If this year's Grand National proved anything, it is that Irish racing is absolutely buoyant at present while its British counterpart is down in the dumps.
Numbersixvalverde's fine win was another Irish success to go with those of the Cheltenham Festival and smaller races that the Irish seem to be targeting all the time these days.
In contrast, British racing's image was dealt a double blow by events at Aintree.
First came the breach of security which saw an undercover reporter get into the stable of last year's winner Hedgehunter.
Admittedly, he was never left alone with the horse, but those who downplayed the seriousness of the matter are missing the point.
Hedgehunter could have been attacked. This was a worrying incident, and something must be done about it.
Then we had the embarrassment of the false start, with the race delayed while two men seemingly tied a bow in the broken tape.
Maybe that was the quickest way to resolve the situation and, yes, the false start flag system worked immaculately.
But on the one day of the year when the eyes of the whole world are trained on British racing, it all felt rather farcical.
These things didn't affect the big race itself, which was a vintage National in many respects, but they do affect the image of racing.
The problems must be addressed by the new Horseracing Regulatory Authority, which is now responsible for racecourse security and starting procedures.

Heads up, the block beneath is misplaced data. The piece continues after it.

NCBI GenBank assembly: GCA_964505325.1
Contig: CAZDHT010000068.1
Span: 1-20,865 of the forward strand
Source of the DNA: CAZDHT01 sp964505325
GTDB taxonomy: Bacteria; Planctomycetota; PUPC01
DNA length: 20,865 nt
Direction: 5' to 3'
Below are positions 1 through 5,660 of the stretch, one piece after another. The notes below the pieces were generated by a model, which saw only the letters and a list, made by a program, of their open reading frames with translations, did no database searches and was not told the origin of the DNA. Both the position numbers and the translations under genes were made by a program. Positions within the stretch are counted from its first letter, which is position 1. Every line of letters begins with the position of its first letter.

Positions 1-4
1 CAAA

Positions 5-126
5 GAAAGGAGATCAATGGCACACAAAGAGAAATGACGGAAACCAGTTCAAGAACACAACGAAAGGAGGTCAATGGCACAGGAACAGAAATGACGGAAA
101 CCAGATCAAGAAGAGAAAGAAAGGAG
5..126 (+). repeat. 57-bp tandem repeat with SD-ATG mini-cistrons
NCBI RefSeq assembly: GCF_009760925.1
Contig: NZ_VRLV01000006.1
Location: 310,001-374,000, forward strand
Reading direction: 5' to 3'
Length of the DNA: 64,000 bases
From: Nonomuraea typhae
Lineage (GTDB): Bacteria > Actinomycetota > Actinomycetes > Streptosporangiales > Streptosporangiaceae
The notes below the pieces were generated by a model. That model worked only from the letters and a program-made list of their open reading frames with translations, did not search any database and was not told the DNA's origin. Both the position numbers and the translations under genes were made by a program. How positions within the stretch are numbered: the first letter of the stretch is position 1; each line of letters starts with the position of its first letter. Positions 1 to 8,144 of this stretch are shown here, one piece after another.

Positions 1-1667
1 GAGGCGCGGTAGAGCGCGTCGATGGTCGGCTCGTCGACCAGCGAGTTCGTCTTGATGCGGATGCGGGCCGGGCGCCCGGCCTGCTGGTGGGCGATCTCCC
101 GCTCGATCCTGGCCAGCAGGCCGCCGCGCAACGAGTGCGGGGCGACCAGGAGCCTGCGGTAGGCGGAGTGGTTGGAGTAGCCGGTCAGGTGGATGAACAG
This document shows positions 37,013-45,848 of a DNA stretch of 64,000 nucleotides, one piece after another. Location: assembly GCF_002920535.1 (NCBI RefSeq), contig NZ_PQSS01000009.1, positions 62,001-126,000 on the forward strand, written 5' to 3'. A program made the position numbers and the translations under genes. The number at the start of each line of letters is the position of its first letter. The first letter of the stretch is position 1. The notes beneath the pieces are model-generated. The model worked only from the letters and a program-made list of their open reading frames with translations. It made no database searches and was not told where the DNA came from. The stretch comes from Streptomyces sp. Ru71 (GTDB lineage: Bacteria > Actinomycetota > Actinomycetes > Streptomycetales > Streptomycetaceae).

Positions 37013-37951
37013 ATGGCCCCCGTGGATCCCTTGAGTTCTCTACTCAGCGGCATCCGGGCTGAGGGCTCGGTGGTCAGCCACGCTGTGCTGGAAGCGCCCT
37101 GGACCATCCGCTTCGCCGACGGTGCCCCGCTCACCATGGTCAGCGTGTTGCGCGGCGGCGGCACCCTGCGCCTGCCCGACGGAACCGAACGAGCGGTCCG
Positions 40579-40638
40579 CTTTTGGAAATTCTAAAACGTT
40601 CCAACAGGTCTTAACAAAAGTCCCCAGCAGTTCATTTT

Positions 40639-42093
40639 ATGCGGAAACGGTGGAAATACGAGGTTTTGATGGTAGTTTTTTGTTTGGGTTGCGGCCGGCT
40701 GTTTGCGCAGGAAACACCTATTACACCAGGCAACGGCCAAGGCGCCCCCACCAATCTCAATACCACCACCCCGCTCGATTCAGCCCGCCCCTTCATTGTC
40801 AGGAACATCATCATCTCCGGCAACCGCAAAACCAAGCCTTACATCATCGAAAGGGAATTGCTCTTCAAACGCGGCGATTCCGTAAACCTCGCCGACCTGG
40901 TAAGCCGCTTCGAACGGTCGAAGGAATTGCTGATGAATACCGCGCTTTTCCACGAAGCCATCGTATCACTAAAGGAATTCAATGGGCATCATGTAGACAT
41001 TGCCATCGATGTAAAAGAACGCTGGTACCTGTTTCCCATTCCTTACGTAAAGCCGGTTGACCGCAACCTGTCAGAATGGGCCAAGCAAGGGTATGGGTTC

Aintree officials, who had spent many months preparing for the National, are privately furious about what happened at the start.
When you also consider the recent problems with Kempton's new all-weather track and with the starting stalls at Redcar, the HRA has a lot on its plate.
The new body only officially came into existence on 3 April, but it must work hard to ensure its new dawn for British racing does not become a false one.
Like it or not, this is an age where image is everything, and British racing's image teetered this weekend.
This is not to detract from the quality of the main event, with Numbersixvalverde, 20-year-old jockey Niall Madden and trainer Martin Brassil all winning on their National debuts.
The winner pulled away in the finishing straight to come home by six lengths from Hedgehunter, who put in another sterling display under Ruby Walsh.
He was carrying 11st 12lb compared to Numbersixvalverde's 10st 8lb, and proud owner Trevor Hemmings reckoned if the weights had been comparable his horse would have finished 10 minutes ahead of the rest.
Hedgehunter and Clan Royal, the 5-1 joint favourites, were the established Aintree names hitting the front once again in the closing stages.
Numbersixvalverde, last year's Irish Grand National winner, was the new boy in the class looking to make his mark, and he saw off his illustrious rivals.
It was an outstanding performance, and it will be interesting to see if he can return to Aintree and do well with more weight in the saddle.
As for Clan Royal, who finished third, what do trainer Jonjo O'Neill, jockey Tony McCoy and owner JP McManus have to do to win the big race?
If even that team can't be guaranteed to get it right, if just goes to prove the old adage that on the Turf everyone is equal, particularly in jump racing.
That's what continues to make the National such a compelling institution.